- At least 32 people have died after a ferry capsized and sank in Bangladesh.
- The ferry was hit by another ferry, which was transporting more than 100 people.
- Dozens of passengers are still missing.
At least 32 people died after a ferry capsized and sank Monday in the Bangladeshi capital Dhaka following a collision, said rescuers, who found one man alive in a "miracle" hours later.
A dozen people were initially listed as missing.
The Morning Bird was hit from behind by another ferry around 9:30 local time (03:30 GMT) during the morning rush hour, when the country's largest river port is packed with vessels.
"We have recovered 32 bodies... We located the ferry more than 15 meters deep in the river," A. Zahidul Islam, a diver in the fire brigade, told AFP.
"I think we have recovered most of the bodies. The rest can only be recovered if the ferry can be salvaged and lifted... it looked like it was stuck in mud at the bottom of the river."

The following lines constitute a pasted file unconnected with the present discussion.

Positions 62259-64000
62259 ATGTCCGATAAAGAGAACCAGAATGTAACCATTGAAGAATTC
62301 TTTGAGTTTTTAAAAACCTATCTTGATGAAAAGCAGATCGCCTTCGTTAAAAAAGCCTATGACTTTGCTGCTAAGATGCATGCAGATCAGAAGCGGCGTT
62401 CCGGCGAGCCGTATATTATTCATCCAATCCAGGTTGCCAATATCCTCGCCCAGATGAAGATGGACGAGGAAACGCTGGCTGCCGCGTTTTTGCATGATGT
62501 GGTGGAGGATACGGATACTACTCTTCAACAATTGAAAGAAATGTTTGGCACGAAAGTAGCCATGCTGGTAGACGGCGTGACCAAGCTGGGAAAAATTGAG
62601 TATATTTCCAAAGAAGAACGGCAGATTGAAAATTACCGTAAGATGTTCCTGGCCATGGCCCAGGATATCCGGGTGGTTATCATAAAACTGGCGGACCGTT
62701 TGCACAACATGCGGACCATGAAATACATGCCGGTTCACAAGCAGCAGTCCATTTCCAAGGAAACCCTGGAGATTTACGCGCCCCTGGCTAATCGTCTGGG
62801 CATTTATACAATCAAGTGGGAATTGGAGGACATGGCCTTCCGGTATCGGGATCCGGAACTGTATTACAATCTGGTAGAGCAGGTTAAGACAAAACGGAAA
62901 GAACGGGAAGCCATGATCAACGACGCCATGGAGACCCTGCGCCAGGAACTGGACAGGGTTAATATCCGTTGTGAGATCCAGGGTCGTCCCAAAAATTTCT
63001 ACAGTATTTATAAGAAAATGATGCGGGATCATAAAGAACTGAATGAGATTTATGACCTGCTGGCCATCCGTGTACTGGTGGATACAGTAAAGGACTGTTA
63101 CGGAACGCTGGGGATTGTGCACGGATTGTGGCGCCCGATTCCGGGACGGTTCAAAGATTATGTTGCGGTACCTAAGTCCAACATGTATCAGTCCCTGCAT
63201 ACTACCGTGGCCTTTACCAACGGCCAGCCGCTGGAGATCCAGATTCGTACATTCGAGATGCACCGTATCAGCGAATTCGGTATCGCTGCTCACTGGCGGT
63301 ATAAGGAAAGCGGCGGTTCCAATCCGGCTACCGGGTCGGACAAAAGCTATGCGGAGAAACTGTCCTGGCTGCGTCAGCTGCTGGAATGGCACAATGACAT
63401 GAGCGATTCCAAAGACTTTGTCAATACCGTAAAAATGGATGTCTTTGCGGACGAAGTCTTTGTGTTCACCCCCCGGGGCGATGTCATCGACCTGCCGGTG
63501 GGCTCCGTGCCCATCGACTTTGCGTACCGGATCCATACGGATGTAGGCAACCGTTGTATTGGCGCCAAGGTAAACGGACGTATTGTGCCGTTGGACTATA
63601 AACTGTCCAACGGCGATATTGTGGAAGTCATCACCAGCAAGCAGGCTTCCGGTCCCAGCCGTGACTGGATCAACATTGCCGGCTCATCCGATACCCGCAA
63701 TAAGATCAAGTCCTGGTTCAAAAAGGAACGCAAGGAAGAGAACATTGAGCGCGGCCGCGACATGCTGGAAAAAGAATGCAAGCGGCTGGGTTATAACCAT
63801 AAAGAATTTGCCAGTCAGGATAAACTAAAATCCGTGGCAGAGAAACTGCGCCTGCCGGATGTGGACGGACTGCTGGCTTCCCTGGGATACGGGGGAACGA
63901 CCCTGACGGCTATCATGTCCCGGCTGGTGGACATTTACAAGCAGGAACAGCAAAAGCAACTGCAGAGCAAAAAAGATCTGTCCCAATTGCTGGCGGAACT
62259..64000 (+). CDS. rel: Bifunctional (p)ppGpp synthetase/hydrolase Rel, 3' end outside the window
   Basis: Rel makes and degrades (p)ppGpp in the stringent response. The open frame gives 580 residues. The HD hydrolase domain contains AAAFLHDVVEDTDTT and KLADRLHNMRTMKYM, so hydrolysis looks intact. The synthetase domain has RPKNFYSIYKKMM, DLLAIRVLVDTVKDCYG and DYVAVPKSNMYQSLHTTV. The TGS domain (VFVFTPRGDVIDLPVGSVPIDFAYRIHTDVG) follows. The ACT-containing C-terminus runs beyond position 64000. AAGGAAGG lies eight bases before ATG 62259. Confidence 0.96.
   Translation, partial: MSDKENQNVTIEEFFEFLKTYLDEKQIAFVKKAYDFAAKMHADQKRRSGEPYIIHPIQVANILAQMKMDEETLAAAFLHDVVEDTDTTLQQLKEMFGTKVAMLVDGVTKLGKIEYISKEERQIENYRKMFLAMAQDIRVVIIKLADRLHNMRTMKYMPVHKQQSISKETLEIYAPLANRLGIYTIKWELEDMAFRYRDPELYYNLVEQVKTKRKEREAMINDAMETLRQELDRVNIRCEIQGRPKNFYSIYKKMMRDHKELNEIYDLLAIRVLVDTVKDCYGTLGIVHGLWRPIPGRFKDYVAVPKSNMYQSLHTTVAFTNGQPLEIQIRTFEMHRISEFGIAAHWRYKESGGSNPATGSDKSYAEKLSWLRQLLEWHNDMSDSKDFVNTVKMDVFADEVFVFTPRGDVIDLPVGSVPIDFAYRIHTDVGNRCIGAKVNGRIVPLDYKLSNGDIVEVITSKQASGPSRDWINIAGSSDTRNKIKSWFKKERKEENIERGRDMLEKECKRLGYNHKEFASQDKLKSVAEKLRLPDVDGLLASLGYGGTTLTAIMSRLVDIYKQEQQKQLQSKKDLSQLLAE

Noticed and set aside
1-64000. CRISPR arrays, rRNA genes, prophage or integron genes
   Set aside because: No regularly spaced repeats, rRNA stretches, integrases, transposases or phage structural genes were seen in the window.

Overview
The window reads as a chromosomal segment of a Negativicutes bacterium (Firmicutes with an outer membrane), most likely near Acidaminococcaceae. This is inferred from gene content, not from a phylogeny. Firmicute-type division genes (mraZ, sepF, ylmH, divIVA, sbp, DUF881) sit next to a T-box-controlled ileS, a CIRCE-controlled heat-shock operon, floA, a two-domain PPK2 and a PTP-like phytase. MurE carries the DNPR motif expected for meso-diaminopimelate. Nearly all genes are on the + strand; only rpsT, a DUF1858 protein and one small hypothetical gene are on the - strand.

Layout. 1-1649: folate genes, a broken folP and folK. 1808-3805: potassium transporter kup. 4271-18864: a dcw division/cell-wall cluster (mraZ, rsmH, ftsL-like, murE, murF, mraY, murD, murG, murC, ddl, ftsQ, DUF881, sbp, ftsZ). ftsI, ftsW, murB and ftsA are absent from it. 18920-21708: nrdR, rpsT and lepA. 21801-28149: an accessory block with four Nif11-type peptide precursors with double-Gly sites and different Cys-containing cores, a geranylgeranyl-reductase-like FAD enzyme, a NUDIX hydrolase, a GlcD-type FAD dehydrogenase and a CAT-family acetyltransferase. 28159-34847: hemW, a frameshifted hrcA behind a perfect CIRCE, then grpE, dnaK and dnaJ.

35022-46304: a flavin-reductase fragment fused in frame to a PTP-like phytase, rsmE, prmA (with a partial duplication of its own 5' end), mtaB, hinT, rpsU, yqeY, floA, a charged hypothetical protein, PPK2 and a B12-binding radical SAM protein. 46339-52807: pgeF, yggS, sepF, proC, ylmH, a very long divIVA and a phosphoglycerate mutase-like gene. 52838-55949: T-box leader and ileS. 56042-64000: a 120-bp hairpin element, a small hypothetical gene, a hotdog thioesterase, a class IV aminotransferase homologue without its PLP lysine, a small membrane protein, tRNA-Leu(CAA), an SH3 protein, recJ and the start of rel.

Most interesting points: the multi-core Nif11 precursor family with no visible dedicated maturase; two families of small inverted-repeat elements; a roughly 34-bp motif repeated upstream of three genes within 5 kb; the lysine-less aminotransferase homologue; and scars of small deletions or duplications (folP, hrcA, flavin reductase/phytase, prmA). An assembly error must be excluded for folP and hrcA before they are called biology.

More than 12 hours after the sinking one passenger was found alive.
Rescuers were trying to raise the vessel when they saw the 35-year-old man, Suman Bapary, floating in the river, fire brigade spokesman Kamrul Islam told AFP.
"He was in the sunken ship... all these 13 hours. We don't know how. But it is a miracle," Islam said.
Coastguard spokesman commander Hayet Ibne Siddique said earlier that at least 50 people were believed to have been on board the vessel, which has a capacity of 150 passengers.
The ferry had departed from central Munshiganj district. It sank as it was about to moor at Sadarghat, Dhaka's main river port used by hundreds of boats to travel to the country's south.
Bangladesh Inland Water Transport Authority's chief, Commodore Golam Sadeqk, told AFP the single-deck ship was "not overcrowded" and sank "due to carelessness".
He said the vessel had been cleared to carry passengers until September.
Witnesses told local television stations many passengers appeared to be stuck in the ferry's cabins.
The deceased were put in body bags before they were laid in rows at the harbour front. Another boat would later arrive to lift the damaged vessel from the water, Siddique said.
Boat accidents are common in Bangladesh, which is criss-crossed by more than 230 rivers.
The South Asian nation is heavily reliant on ferries for transport but has had a poor safety record.